Instigator / Pro

Alcoholic products should be subject to plain packaging laws


The debate is finished. The distribution of the voting points and the winner are presented below.

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After 5 votes and with 33 points ahead, the winner is...

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Last updated date
Number of rounds
Time for argument
One week
Max argument characters
Voting period
One month
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Multiple criterions
Voting system
Contender / Con

I will waive the first round.

Round 1
I waive the first round. 

Username1 BoP = Alcoholic products should be subject to plain packaging laws
fauxlaw BoP = Alcoholic products not should be subject to plain packaging laws

Good luck. 

Resolution: Alcoholic products should be subject to plain packaging laws
Having accepted the debate, as is, I officially file the following disclaimer here: 
Disclaimer:  Pro’s Description is limited to a single statement to which I see no imposition requiring my compliance, to wit: “I will waive the first round.” I expect Pro expects my reciprocal waiver of the last round, but Pro makes no such demand. I therefore expect that Pro will either enter a first round text to the effect that he waives argument in that round, or will forfeit the round. I know it is a relatively popular tactic to waive rounds, i.e., the instigator waives first round, the challenger waives last round. However, I will hold to the current debate protocol of DArt that, “The argumentation is the stage when participants take turns publishing their arguments, the number of which is equal to the number of the rounds in the debate.” In other words, there should be argument [including rebuttal, defense, etc] in all rounds. []   I will comply with this policy with arguments/rebuttals in all rounds [4 rounds, designated by Pro], having no compulsion to waive any round, regardless of Pro's actions.
Since Pro has waived R1, I have no rebuttals to argue. I will quote the resolution at the beginning of each of my argument rounds to keep it clearly in focus. My R1 arguments:
I Argument: Plain Packaging is biased toward negatives about product.
I.a Plain packaging recommendations are, in the U.S., an issue restricted to tobacco products.[1]  To extend the practice to alcohol is an assumption made by Pro that may have proponents, but current plain packaging law does not exist, even for tobacco products, in the U.S.[2]. Do I presume Pro intends this debate to be restricted to the U.S.? In point of fact, it does not matter, but the above reference [1] does indicate that such “laws” as the Resolution describes are not extant currently in the U.S. However, tobacco products [only] do have health warning requirements by policy.[3]  I will proceed in this and future rounds with the assumption that we debate the issue at least  in the U.S., and that we are talking about statutory law; federal, or state.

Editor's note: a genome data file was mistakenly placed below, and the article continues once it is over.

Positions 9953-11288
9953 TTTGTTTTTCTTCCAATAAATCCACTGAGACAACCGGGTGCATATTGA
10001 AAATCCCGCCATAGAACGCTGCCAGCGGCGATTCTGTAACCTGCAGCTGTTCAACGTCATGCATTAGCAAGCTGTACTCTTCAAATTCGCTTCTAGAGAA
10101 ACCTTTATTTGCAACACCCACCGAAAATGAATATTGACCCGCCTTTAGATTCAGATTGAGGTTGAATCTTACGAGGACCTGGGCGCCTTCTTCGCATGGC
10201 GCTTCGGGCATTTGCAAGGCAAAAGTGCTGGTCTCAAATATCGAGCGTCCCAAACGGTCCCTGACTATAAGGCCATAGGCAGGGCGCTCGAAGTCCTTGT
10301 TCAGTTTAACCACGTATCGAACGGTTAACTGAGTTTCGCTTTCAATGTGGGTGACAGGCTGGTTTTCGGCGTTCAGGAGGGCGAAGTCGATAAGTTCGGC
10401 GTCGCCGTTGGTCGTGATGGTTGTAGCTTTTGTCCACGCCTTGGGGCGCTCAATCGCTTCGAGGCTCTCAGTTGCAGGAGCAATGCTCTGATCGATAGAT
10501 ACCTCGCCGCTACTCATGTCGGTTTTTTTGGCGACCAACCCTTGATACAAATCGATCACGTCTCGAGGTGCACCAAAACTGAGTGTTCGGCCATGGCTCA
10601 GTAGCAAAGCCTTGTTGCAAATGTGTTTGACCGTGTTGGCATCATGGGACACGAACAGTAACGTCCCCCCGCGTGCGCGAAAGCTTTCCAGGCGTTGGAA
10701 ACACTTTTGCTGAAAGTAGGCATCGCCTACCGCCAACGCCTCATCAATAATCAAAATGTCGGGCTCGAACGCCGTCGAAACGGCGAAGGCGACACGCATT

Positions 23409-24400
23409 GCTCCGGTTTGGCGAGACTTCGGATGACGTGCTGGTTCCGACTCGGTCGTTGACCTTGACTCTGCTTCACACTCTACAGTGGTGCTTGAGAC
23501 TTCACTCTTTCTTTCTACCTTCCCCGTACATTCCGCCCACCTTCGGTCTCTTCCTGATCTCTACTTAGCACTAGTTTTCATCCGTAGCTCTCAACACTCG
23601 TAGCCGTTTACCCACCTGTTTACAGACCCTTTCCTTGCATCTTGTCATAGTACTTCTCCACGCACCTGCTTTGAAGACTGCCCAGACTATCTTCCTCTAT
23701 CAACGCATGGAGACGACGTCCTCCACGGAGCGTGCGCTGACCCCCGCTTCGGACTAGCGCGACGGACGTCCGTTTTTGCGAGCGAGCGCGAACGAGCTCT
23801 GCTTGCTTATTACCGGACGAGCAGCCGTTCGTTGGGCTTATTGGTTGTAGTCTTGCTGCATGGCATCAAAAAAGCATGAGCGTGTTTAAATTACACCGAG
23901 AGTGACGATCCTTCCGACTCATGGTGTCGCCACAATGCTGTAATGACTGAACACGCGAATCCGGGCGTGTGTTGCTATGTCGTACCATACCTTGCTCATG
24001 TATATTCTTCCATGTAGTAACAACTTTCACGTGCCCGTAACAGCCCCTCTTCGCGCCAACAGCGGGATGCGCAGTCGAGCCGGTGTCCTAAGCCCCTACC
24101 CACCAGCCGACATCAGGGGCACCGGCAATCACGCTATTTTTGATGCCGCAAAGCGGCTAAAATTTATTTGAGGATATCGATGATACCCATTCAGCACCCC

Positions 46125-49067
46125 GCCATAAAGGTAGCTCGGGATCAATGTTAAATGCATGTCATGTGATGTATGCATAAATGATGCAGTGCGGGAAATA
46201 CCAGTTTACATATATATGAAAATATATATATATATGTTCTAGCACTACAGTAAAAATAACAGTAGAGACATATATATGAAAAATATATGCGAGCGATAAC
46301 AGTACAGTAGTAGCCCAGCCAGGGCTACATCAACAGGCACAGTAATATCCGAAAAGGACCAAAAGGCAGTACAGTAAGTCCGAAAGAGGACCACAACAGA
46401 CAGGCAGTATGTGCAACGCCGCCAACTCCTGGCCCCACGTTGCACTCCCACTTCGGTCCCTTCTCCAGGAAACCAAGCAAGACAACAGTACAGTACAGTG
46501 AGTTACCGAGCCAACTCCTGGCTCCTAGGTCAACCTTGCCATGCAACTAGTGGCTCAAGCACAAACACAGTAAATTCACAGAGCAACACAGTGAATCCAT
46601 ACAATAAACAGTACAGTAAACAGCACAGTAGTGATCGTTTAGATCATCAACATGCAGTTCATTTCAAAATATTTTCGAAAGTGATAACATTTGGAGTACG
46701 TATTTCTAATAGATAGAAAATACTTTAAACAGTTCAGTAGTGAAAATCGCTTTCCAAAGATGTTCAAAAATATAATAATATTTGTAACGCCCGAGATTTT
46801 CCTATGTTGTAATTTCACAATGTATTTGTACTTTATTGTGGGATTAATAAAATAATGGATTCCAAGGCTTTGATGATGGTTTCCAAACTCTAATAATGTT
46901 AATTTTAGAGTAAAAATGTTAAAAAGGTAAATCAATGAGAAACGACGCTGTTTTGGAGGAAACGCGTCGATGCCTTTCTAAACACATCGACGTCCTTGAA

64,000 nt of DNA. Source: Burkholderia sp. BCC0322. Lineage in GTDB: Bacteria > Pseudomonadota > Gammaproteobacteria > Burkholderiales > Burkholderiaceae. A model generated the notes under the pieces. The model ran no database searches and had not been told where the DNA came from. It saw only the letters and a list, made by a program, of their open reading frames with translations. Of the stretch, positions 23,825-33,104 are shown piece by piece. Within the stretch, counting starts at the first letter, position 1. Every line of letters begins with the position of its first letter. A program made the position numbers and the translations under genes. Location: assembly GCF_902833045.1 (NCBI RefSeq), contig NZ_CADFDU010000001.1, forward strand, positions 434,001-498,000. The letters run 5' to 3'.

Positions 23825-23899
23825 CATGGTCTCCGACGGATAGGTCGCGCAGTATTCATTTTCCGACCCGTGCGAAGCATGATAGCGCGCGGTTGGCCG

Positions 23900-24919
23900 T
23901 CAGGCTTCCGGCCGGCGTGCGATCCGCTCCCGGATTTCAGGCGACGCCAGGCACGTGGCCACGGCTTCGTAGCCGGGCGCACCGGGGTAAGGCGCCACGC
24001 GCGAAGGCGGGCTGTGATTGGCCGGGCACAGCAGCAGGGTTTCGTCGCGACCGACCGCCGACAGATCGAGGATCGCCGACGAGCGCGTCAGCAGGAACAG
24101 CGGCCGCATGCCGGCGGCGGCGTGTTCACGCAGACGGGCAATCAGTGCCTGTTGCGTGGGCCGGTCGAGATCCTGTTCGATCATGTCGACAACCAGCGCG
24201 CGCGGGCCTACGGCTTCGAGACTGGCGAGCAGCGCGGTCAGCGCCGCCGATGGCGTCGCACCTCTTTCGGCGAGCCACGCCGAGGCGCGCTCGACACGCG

I.b Further, contrary to fair practice in advertising, tobacco [and, I presume with Pro’s Resolution, alcohol], according to the World Heath organization, in 2016 said:  “Plain packaging is an important demand reduction measure that reduces the attractiveness of tobacco products, restricts use of tobacco packaging as a form of tobacco advertising and promotion, limits misleading packaging and labeling, and increases effectiveness of health warnings.”[4]
I.b.1 Such restrictions unfairly prevent notice of positive benefit to alcohol products, such as any documented health benefits to consuming a glass of wine,[5][6]  for example, having numerous benefits.[7]. As with any consumable, moderation is a necessary factor to consider in meeting those benefits, and that excessive consumption will have negative results.
I.c Therefore, Pro’s Resolution is false. 
II Argument: Advertising should have all legal tactics available to engage for all legally distributed consumer products
II.a With argument I noted above assumed as correct, I extend that argument to all legally distributed consumer products without restriction, albeit government agencies may impose health risk requirement of posting for legal products that do have potential health risks to consumers. I do not argue the use of these health risk notices. However, I do oppose legalizing plain packaging law that does not, as noted in my arg. I, currently exist. While I do accept the prudence of masking some consumer products, such as pornographic materials, from view by minors in brick-and-mortar establishments in which minors maybe present, I oppose the restriction of sale unless imposed strictly by the retail shop owners, themselves, who have a right to merchandise any products they choose to vend, albeit by use of age-restricted measures for adult-only products, such as smoking and alcoholic beverages and related products.
II.b  Therefore, product manufacturers should be allowed to use their product packaging for the purposes of not just identification of product, but for benefits and pleasures of use, even to the extent of suggestions for use, albeit within consideration of age-related propriety, if any.